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Open Letter to Representative Bob Kulp — Wisconsin State Legislature

Open Letter to Representative Bob Kulp — Wisconsin State Legislature

From: Wisconsin Parents Association (WPA)

Re: Homeschoolers’ Opposition to Legislation to Allow Homeschoolers to Participate in Public School Sports

Dear Representative Kulp:

I am writing to emphasize WPA’s position on homeschooling freedoms, and specifically on ways that these freedoms would be undermined by any legislation to allow homeschoolers to participate in public school sports. You appear to have a different understanding of homeschooling freedoms than the vast majority of Wisconsin homeschoolers do.

Several homeschoolers who are part of the Central Wisconsin Homeschoolers Facebook Group emailed WPA concerning your Facebook posts beginning on Tuesday, February 10, in which you identify yourself as a State Representative and ask how many of them would like to have their homeschooled high school age kids participate in public school sports. You misrepresented WPA’s position by stating “I understand their [WPA’s] hesitancy.” As I explained to you on February 9 in a phone conversation and an email, WPA has never been hesitant on this issue. We have strongly opposed such legislation since it was first introduced over 15 years ago. (See here and here ) You also made unsupportable claims about your power as an elected representative to control legislation and prevent increased regulation of homeschooling. You stated: “I will make certain that there is not ‘bill creep’ on this in a way that takes any freedoms from home schoolers.” No legislator has this power once a bill is introduced. (For example, see Assembly Rule 15 here.)

WPA’s positions include the following:

• Accepting tax dollars or other favors from the government consistently leads to increased government regulation.

• Homeschoolers have worked together through WPA for over 31 years to gain and maintain one of the best homeschooling laws in the country. We do not want to risk losing our freedoms by being required to take state-mandated tests, make our curriculums conform to public school common core standards, report to public school officials, have the DPI review and approve our homeschools, etc.

• The vast majority of homeschoolers are clear that they do not want to trade their homeschooling freedoms for the possibility of a very few homeschoolers participating in public school sports.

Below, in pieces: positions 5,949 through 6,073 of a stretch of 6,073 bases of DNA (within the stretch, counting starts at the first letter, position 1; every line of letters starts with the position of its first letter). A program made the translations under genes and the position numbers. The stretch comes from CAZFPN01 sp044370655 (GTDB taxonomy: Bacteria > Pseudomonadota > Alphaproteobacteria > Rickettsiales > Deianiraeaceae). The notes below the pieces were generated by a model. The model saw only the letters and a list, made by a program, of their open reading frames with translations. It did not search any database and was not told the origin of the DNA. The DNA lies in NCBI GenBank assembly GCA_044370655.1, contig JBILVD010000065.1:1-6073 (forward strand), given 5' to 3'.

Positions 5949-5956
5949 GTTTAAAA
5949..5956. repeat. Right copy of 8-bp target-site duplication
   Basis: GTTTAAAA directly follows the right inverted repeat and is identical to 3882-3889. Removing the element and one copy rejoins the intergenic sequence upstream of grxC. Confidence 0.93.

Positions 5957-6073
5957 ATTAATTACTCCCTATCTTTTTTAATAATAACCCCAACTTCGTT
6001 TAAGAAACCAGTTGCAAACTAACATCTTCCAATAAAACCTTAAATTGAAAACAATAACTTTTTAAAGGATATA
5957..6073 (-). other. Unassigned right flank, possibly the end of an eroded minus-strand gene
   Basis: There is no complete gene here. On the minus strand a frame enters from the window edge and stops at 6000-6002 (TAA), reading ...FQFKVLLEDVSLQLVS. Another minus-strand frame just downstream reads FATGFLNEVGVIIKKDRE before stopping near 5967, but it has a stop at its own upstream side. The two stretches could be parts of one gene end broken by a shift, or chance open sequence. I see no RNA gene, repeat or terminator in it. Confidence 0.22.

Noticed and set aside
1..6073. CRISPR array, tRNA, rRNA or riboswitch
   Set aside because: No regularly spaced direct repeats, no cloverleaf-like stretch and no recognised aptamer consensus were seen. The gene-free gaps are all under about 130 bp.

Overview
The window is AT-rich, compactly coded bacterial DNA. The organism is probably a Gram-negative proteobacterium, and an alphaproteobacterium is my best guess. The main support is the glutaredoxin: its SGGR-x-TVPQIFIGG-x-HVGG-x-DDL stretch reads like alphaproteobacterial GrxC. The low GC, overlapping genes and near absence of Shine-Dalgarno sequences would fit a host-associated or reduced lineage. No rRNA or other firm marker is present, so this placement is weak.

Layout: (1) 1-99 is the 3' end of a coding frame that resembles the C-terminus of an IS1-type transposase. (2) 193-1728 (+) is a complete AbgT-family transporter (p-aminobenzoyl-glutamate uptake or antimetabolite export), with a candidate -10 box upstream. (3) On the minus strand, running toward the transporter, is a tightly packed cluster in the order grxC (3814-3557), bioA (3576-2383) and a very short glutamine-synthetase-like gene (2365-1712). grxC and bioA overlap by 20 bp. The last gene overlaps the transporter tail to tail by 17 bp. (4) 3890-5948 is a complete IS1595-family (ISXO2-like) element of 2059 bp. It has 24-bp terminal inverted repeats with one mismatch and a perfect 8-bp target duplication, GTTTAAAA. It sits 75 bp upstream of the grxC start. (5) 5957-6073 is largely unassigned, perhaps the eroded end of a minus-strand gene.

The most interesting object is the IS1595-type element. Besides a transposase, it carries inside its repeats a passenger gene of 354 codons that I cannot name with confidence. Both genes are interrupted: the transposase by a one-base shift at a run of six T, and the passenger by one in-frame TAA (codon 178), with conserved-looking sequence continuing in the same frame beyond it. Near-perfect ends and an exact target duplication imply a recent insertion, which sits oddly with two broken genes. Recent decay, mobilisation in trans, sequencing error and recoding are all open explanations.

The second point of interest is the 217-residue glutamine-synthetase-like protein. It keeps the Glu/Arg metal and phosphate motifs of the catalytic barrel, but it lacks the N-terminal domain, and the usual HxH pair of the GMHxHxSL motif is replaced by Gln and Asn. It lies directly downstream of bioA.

• The claim is misguided that increased state regulation of homeschoolers would apply only to those who participate in public school sports. Many examples show that regulations that initially applied to only a small subset of a larger group before long were applied to the whole group.

• WPA disagrees for two reasons with the claim that because state regulation of homeschooling has not increased in the states that allow homeschoolers to participate in public school sports, Wisconsin homeschoolers do not need to worry. First, states that allow homeschoolers to play public school sports already had in place greater state regulation of homeschooling than Wisconsin has, so there was no need to increase state regulation in those states. Second, the fact that regulation hasn’t been increased in the past doesn’t guarantee that it won’t be in the future. Since it is much easier to increase state regulation of homeschooling than to decrease it, if regulation were increased, it would no doubt be a burden to homeschoolers for a long time, possibly indefinitely.

• Neither legislators nor anyone else can guarantee that present or future legislation will not lead to increased state regulation of homeschooling. There are at least three reasons. First, once legislation is introduced, it is very difficult to control. Amendments can add to, delete from, or totally change a bill. Second, virtually all statutes have unintended consequences. Third, preventative legislation is not an option. Laws cannot state, “No legislation shall be passed that, on the basis of this statute, will increase state regulation of homeschooling.”

Your misunderstanding of WPA’s position on homeschooling freedoms is not surprising since you are a co-sponsor of AB 1. This bill reauthorizes and extends state regulation of students in private schools that accept government money, thereby allowing more state involvement in private schools than the vast majority of homeschoolers are willing to accept. By co-sponsoring AB 1, you are supporting both requiring these private school students to take tests that may be aligned with Common Core Standards, and requiring them to submit large amounts of personal data for the statewide public school student identification database.

Wisconsin homeschoolers do not have to take state tests and are not included in the database because we realize you can’t have homeschooling with minimal involvement by the state in your homeschool and at the same time ask for or receive so-called favors such as permission to participate in public school sports.